CAIRO, July 9 (Reuters) - If there was ever a time to start winning at the Africa Cup of Nations, Wednesday’s opening quarter-final in Cairo would be it for Benin.
Their clash against top-ranked Senegal is their 14th match in four tournaments and they have yet to post a victory.
Yet Benin find themselves in the last eight after three draws in the group phase ensured they advanced as one of the best third-placed finishers and then a 1-1 stalemate with Morocco was followed by success in the penalty shootout.
“The thing we hold most positive is that we haven’t lost any game, particularly if you take into consideration the teams we’ve faced so far,” coach Michel Dussuyer said.
Benin served notice at the start of the tournament by holding Ghana to a 2-2 scoreline and then secured a place in the knockout stages after a goalless draw with holders Cameroon.
The small West African country previously participated at the Cup of Nations in 2004, 2008 and 2010, losing eight of their nine matches.
A 2-2 draw with Mozambique in Angola in 2010 was the only previous highlight, emphasising the degree of improvement made over the past nine years.
But having emerged from under the radar, Benin have now lost the element of surprise, Dussuyer acknowledged at Tuesday’s pre-match news conference.
“Obviously, the surprise effect is no longer a factor and something we have to consider. But that we are here is not by chance. It means that we have earned respect and Senegal will be wary of us,” he said.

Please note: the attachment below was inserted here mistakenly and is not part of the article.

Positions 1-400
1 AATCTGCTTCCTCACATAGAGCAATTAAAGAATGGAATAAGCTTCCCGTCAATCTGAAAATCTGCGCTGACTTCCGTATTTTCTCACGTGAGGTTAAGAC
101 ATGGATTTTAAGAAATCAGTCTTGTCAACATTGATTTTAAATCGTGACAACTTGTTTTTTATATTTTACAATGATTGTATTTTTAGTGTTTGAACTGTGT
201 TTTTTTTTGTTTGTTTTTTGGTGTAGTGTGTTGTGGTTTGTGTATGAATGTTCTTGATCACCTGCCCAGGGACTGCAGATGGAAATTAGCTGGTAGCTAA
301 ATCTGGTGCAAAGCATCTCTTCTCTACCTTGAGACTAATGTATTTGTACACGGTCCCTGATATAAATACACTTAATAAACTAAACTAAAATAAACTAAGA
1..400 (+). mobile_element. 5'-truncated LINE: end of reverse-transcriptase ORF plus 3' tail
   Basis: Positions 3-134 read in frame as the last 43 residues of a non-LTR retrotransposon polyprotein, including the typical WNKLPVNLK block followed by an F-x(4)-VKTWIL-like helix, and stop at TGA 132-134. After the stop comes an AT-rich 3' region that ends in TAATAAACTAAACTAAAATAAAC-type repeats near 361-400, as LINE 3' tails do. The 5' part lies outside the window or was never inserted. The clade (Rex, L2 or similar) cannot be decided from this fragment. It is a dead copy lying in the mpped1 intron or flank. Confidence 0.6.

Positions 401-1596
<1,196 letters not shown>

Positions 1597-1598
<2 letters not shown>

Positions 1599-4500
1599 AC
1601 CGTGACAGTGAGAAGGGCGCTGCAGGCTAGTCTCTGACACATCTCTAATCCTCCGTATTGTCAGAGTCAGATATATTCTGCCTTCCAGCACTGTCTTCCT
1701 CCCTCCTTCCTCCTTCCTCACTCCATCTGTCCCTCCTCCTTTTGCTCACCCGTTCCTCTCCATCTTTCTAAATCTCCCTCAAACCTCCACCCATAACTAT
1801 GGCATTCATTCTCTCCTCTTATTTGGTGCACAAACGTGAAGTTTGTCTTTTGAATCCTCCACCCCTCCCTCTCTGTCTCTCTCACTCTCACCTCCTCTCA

“We have an added confidence that the results have given us, but we must not become cocky. I trust my players that this will not be the case.”
Benin will be without the experienced Khaled Adenon, the Amiens defender who was shown a red card against Morocco, but have Hudddersfield Town striker Steve Mounie back from suspension.
“We know it’s a big challenge against one of the best teams on the continent, a favourite for the title. But we have everything to gain in this competition. The pressure is much more on the shoulders of Senegal,” Dussuyer said.
“We were not mentioned among the contenders at the start of the competition and we haven’t gone overnight onto the list of favourites either.” (Reporting by Mark Gleeson Editing by David Goodman)